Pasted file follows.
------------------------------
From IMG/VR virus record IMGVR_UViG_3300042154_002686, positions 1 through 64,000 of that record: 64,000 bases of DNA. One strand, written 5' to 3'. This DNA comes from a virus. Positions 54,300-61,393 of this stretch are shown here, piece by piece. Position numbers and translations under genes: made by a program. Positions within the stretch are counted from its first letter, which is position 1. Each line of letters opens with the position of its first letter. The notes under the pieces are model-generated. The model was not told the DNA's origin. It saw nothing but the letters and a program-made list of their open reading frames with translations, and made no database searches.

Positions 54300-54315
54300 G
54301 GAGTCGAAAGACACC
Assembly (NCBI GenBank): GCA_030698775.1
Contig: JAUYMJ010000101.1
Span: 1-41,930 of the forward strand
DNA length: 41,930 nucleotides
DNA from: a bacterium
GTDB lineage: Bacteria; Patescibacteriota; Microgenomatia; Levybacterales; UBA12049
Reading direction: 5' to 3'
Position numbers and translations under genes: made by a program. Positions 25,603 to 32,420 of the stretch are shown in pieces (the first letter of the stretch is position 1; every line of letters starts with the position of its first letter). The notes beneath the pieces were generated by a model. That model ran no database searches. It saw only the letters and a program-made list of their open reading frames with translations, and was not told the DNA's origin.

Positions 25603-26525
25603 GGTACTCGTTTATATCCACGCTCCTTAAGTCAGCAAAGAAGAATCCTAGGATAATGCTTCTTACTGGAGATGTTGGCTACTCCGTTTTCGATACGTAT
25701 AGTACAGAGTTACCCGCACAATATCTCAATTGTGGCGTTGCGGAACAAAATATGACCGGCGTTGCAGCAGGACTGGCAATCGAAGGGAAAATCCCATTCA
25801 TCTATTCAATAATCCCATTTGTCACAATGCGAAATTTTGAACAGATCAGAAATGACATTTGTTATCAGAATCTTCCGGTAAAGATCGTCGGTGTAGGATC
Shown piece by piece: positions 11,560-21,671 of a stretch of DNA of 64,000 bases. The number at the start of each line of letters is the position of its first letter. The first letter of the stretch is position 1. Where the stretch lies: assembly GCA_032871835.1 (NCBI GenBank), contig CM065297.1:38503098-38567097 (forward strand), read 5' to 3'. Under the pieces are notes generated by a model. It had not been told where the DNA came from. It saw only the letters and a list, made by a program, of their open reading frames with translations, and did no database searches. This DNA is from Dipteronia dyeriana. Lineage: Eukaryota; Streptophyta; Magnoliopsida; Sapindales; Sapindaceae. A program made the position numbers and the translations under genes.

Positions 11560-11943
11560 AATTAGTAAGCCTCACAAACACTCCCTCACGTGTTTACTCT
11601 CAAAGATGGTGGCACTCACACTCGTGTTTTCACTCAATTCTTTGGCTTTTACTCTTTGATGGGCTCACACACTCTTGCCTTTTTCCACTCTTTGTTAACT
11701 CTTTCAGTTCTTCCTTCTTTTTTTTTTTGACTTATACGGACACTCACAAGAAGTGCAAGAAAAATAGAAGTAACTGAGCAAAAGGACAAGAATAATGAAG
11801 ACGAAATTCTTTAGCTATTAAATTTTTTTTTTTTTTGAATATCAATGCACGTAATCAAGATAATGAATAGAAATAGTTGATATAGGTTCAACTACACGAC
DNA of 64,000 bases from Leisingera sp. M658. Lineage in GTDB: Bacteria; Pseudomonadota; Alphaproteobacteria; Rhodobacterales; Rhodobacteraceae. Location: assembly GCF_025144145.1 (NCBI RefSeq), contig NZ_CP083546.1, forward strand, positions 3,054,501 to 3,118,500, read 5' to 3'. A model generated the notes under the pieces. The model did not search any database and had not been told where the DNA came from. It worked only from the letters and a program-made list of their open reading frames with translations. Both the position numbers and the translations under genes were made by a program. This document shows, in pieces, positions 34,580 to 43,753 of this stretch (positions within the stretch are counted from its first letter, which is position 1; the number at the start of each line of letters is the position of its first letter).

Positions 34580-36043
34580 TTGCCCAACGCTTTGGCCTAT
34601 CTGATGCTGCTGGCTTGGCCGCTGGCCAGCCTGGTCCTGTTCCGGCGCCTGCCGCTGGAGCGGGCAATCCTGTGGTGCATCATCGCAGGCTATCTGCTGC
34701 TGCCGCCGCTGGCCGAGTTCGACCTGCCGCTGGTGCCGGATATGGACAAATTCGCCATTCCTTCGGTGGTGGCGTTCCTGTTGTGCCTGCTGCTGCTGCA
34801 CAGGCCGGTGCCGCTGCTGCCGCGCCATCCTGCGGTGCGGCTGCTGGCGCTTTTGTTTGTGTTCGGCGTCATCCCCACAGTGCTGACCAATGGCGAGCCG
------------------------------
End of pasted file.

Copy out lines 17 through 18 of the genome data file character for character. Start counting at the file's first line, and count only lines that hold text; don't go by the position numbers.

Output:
Shown piece by piece: positions 11,560-21,671 of a stretch of DNA of 64,000 bases. The number at the start of each line of letters is the position of its first letter. The first letter of the stretch is position 1. Where the stretch lies: assembly GCA_032871835.1 (NCBI GenBank), contig CM065297.1:38503098-38567097 (forward strand), read 5' to 3'. Under the pieces are notes generated by a model. It had not been told where the DNA came from. It saw only the letters and a list, made by a program, of their open reading frames with translations, and did no database searches. This DNA is from Dipteronia dyeriana. Lineage: Eukaryota; Streptophyta; Magnoliopsida; Sapindales; Sapindaceae. A program made the position numbers and the translations under genes.

Positions 11560-11943